February 24, 2019

VICTOR DAVIS HANSON: Trump As Tragic Hero.

I tried to use as many examples as I could of the classic Western, whether it was “Shane” or “High Noon” or “The Magnificent Seven.” They all are the same—the community doesn’t have the skills or doesn’t have the willpower or doesn’t want to stoop to the corrective method to solve the existential problem, whether it is cattle barons or banditos. So they bring in an outsider, and immediately they start to be uneasy because he is uncouth—his skills, his attitude—and then he solves the problem, and they declare to him, whether it is Gary Cooper in “High Noon” or Alan Ladd in “Shane,” “I think it’s better you leave. We don’t need you anymore. We feel dirty that we ever had to call you in.” I think that is what is awaiting Trump…

Still not tired of winning yet. Plus, Neo comments:

The article is interesting for what it presents of Hanson’s thoughts on the matter. But it’s also interesting because of the subtext, which is a cat-and-mouse game the interview believes he’s playing with Hanson. In the latter game, I’m not sure who wins, but I am pretty sure it depends on the bias of who is reading.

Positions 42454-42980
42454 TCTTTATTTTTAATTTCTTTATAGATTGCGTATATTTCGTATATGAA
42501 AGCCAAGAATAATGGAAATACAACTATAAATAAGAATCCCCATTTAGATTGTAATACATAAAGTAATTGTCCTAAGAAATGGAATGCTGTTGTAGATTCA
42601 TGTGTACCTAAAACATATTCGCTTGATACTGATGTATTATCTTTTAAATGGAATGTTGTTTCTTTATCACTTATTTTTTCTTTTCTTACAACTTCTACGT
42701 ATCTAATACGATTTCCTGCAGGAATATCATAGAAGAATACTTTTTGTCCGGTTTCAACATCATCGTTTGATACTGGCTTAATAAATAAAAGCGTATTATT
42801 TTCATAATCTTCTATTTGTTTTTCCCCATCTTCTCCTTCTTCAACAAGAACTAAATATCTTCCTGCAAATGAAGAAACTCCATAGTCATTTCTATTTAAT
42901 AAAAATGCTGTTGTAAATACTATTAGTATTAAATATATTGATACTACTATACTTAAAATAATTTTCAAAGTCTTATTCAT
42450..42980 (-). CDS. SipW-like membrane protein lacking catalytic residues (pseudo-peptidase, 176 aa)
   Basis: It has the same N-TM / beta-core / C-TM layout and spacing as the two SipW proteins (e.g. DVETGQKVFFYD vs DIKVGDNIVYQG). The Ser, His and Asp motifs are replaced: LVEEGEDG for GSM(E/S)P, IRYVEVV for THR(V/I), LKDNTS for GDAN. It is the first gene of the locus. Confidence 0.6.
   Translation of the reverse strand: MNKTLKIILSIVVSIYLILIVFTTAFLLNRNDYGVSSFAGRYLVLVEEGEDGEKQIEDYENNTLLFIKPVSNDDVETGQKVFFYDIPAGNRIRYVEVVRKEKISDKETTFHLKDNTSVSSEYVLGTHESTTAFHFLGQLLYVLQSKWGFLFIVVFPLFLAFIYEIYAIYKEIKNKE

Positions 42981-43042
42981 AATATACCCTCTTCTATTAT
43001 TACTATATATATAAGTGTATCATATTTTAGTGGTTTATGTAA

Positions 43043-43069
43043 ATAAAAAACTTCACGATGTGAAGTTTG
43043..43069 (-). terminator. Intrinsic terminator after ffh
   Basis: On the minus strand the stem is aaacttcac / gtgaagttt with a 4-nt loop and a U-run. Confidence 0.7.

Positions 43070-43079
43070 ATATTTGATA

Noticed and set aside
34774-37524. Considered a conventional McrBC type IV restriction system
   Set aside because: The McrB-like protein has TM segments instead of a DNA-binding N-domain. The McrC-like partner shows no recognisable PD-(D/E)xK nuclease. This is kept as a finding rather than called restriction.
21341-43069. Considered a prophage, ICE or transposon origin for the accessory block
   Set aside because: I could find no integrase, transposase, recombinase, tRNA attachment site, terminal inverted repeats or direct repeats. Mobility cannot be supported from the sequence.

When I read the article, Chotiner’s lead-in descriptions of Hanson leapt out at me as being a debunking of the opinions of the man he is set to interview (supposedly respectfully). He can’t do away with Hanson’s obvious academic achievements and honors, but he distorts Hanson’s record outside of academia in a way that is meant to discredit Hanson in the reader’s mind before even reading any of Hanson’s words in the interview.

Well, think of journalists as Democratic operatives with bylines and you won’t go far wrong.

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